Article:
April 13, 1999 — January 6, 2019

Silver Taps: Grant Jacson Hernandez

A beloved son, fisherman and musician

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Grant Hernandez will be remembered by his family for his passion for playing music and spending time in the outdoors.

The finance sophomore was born in San Antonio and graduated from McArthur High School in 2017 before attending Texas A&M. Grant played violin since the fifth grade and performed with his father’s mariachi band. During his senior year of high school, he also played violin with Mariachi Campanas de America, a mariachi group based out of San Antonio that travels nationwide.

Grant’s mother’s family is Finnish, while his father’s is Hispanic. Grant’s father Ezechiel Hernandez said his son enjoyed embracing his Hispanic side by performing with mariachi bands.

“He had started a little group there in McArthur High School,” Ezechiel said. “I think he wanted to start something when he was there in college, but he never got the opportunity.”

Grant also enjoyed spending time in the outdoors fishing, hunting and camping. He got to visit the northwestern U.S. frequently to indulge in his hobbies because his mother is from Alaska.

“Fishing here in Texas, he would give me a hard time about it,” Ezechiel said. “We would do a lot of bank fishing and go down to the coast, and I’d just throw the rod in and let it sit for a while. He would kind of tease me about that because ‘That’s not real fishing, we need to get a boat.’ We had a really good time, and we enjoyed each other’s company.”

Grant's mother Kristin St. Pierre said he was the kind of person that excelled at anything he put his mind to.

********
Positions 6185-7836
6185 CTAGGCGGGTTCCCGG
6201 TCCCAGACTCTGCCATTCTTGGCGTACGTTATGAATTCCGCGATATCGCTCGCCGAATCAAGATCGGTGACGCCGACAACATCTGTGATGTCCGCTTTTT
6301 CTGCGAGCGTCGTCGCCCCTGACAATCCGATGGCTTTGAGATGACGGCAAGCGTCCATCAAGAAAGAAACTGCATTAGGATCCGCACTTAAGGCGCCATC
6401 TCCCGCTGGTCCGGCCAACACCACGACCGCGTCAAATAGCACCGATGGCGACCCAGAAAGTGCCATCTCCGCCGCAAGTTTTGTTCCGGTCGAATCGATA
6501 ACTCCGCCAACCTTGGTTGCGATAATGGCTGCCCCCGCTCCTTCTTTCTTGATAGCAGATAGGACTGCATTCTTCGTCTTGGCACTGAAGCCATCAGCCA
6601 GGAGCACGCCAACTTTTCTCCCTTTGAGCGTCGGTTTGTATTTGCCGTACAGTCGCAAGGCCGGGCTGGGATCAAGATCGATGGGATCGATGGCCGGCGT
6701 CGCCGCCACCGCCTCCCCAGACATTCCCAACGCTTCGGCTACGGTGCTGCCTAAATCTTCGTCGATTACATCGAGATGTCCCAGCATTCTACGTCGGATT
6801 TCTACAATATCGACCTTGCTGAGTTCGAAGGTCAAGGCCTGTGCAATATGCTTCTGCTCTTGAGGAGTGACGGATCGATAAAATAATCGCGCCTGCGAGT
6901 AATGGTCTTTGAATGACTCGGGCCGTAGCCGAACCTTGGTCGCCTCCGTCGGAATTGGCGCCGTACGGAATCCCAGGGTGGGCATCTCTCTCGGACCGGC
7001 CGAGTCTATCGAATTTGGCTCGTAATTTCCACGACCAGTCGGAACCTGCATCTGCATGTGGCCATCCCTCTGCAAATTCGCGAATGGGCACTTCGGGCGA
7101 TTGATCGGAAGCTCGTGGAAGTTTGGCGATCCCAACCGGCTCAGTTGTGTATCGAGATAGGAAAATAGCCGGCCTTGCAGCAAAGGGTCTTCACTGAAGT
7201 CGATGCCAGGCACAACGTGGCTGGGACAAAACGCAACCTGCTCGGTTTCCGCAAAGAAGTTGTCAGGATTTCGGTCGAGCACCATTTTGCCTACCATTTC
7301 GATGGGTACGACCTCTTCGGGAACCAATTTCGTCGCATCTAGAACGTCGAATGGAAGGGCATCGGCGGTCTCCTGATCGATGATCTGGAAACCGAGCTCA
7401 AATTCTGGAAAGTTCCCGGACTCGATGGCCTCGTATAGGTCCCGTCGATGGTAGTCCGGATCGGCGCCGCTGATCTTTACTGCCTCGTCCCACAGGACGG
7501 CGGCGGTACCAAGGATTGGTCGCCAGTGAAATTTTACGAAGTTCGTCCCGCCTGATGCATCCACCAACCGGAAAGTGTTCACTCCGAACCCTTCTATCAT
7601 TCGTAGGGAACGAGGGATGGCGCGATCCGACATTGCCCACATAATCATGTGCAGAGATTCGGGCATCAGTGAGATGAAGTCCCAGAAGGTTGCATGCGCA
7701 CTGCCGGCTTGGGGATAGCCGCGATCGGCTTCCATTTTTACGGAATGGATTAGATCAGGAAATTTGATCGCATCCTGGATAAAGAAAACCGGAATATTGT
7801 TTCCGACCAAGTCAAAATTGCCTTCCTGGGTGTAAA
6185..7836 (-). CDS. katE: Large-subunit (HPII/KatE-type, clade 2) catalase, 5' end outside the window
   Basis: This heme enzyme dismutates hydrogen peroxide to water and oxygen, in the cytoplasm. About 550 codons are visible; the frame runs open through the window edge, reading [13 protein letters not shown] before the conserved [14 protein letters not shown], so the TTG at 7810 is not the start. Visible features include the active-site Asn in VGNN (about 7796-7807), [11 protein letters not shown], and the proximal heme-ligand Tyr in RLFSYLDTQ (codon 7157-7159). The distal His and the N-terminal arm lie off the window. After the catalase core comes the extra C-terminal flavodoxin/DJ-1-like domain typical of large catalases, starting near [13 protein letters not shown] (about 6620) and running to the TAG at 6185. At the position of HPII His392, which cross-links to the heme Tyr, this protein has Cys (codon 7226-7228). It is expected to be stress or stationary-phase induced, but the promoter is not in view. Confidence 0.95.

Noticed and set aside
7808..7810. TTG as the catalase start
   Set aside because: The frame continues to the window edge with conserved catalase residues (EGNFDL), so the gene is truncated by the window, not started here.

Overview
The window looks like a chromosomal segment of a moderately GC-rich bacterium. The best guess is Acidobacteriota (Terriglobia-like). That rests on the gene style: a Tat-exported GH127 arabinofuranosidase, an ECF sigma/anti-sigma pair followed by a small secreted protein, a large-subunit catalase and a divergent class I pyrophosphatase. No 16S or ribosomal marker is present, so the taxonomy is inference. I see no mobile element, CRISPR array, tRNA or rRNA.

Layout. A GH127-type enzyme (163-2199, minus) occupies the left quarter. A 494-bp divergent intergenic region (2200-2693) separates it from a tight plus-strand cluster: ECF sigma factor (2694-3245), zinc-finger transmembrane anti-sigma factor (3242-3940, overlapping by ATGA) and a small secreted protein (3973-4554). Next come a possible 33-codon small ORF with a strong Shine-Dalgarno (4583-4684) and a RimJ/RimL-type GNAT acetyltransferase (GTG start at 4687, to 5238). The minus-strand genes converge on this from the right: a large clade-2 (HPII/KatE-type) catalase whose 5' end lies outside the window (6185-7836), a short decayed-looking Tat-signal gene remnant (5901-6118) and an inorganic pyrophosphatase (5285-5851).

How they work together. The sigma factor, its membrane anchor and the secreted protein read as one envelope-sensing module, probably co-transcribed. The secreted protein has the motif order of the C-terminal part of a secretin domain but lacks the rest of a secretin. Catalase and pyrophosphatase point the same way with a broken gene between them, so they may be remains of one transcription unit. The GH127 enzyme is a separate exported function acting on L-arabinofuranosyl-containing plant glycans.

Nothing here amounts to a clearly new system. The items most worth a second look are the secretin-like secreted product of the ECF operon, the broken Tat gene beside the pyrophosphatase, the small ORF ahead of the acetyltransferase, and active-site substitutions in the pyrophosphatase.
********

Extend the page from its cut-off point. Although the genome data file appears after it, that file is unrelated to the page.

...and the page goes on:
When Grant attended A&M, he liked the school’s traditions and pride, and enjoyed spending time with his roommate. He also enjoyed working out and playing basketball. 

“I think he really enjoyed the campus itself, the campus life,” Ezechiel said.

When he was younger, Grant enjoyed the weekend trips home with his father and always wanted to travel with him.

“We would always stop at the gas station when I picked him up, and I’d buy him a chocolate milk and a snack,” Ezechiel said. “It was kind of like a ritual. He was writing a paper about some speech he had to give, and in parenthesis, he put ‘gas station story,’ so I know that’s something he really remembered.”

Additionally, Ezechiel said Grant still remembered the time his father dropped him off at preschool with business cards for Ezechiel’s mariachi band to hand out to his teachers and classmates.

“I think the greatest memories were just the ones of having him on the weekends and doing things with him,” Ezechiel said. 

Eziechiel said 2018 was a transition year for his and Grant’s relationship.

“He was 19, he was at that age where our relationship had kind of changed to where I was able to start [having] adult-type conversations,” Eziechiel said. “Not so much in the sense of ‘One day you’ll understand,’ but more like from a man to another man.”

Grant was Eziechiel’s first son out of two. Eziechiel said that Grant taught him how to be a better dad.

“I just miss his demeanor and his voice,” Eziechiel said. “I learned the things I didn’t do right, where I should have improved, and I think a lot of parents learn that from their first kids. I think Grant taught me a lot of that without him knowing that, and how to be more open and reflective.”

Editor’s note: Grant Jacson Hernandez was honored at a previous Silver Taps ceremony. At the request of his family, his tribute article was written at a later date.

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